Published 12:03 am Thursday, April 9, 2015

Shown is the interview room at the CAC.

Shown is the interview room at the CAC.

New child advocacy center opens today

Today, Covington County will embark on a new journey in protecting its children.

More than a year and a half in the making, the Child Advocacy Center will open its doors today as a much-needed resource in the county.

Last year, 275 reports of child abuse were investigated in Covington County.

Of those, 81 were found to have enough evidence of sexual or physical abuse or neglect for prosecution or to place children in foster care, and 130 children were affected by those cases.

“Sometimes we have multiple children per case,” said DHR director Lesa Syler.

For the last few years, the county has partnered with Butler County for child advocacy services and Syler said that Covington County has become a large portion of their budget, but that it was being supplemented by a children’s justice task force and local box-lunch sales.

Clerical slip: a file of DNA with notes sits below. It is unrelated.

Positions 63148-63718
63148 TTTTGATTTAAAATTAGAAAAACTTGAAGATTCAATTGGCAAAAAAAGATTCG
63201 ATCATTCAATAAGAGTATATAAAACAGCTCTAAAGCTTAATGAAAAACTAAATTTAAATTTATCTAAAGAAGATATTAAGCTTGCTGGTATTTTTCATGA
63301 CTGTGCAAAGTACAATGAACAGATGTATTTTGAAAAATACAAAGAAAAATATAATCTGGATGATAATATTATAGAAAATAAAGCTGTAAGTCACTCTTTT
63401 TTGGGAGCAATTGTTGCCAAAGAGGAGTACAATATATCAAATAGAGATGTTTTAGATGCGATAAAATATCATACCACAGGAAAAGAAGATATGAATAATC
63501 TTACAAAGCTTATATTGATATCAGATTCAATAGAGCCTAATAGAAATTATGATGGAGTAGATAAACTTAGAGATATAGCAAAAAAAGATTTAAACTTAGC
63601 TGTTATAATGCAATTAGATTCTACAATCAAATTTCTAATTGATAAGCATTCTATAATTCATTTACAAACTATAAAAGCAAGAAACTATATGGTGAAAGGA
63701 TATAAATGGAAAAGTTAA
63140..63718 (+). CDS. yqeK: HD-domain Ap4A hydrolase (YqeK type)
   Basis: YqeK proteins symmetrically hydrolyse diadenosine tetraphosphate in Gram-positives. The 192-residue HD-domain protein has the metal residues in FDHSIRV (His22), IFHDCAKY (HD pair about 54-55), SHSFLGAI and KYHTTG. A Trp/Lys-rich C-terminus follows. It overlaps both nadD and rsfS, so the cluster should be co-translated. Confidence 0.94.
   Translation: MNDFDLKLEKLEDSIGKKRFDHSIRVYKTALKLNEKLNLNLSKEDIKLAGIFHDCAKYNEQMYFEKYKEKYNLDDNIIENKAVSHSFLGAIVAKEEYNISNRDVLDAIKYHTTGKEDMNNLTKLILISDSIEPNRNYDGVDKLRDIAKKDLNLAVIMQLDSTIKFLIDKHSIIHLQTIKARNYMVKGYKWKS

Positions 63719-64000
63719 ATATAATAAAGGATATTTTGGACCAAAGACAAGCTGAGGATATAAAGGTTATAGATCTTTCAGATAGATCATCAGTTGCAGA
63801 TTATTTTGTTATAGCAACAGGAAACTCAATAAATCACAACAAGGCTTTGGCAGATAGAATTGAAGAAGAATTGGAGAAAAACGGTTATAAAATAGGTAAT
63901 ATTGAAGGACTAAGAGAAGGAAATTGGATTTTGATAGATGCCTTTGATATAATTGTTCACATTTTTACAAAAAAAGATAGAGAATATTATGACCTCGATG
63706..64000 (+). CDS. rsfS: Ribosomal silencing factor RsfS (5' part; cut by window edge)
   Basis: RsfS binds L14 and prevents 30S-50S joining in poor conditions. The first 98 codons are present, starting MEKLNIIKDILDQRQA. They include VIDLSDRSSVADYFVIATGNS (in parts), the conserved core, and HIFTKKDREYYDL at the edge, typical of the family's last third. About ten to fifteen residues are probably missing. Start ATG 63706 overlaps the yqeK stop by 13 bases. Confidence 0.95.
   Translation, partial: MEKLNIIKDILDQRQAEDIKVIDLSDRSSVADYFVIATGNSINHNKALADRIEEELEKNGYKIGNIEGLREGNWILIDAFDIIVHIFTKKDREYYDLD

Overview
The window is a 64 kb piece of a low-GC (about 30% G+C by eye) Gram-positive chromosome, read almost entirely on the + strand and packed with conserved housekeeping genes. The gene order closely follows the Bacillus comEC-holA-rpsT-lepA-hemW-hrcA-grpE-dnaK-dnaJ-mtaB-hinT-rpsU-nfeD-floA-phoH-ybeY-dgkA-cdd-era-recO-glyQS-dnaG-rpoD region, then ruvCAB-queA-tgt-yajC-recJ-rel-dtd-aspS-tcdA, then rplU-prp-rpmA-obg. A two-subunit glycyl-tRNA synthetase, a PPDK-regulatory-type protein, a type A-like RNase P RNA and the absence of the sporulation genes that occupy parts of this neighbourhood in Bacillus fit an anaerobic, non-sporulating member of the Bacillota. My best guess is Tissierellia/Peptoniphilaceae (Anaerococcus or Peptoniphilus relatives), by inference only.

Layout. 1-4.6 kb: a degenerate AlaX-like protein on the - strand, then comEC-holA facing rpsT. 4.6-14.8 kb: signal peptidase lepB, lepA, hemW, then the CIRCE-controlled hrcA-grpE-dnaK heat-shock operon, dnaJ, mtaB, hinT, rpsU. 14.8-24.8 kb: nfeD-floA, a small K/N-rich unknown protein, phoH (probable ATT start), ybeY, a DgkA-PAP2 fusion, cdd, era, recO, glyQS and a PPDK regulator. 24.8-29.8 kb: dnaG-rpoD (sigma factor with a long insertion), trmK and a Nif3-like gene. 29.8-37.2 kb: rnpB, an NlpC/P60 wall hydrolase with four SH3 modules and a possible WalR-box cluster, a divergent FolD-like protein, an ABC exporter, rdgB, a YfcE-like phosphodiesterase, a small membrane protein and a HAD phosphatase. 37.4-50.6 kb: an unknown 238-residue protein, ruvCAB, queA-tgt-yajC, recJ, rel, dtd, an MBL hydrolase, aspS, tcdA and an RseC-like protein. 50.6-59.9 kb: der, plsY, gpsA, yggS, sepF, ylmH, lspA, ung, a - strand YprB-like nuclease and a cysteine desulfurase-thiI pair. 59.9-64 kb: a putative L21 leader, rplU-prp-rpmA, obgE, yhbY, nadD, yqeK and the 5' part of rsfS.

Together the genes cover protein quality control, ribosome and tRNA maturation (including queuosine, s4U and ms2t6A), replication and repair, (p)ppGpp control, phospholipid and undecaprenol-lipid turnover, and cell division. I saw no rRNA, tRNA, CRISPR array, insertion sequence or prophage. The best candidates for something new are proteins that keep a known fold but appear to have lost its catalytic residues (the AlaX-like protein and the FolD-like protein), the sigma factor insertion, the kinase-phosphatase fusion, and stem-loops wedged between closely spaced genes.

Syler said the center, which is located on the Andalusia Regional Hospital campus, will provide services to children and the non-offending parent of child sex and physical abuse.

“The main service we will provide is forensic interviews,” she said.

As part of the interview process, children will be asked questions about the alleged incidents.

An added bonus is that the interviewer and the child will be in a special room set up with children’s décor to make the child more comfortable, while other members of the investigative team watch unseen from a conference room.

Syler said this allows the child to not have to rehash the incident over and over again.

In the past, the process of investigating took some 50- man hours and from three to six weeks, but the process will now be condensed into one day.

District Attorney Walt Merrell said the idea stems from a Huntsville district attorney who was interviewing a child abuse victim, who asked him if different agencies involved ever talked to one another because of the repetition of her stories.

“The resources will extremely streamline the process,” he said. “This way, the child only has to go through it once. It gets the child to the point of healing more quickly.”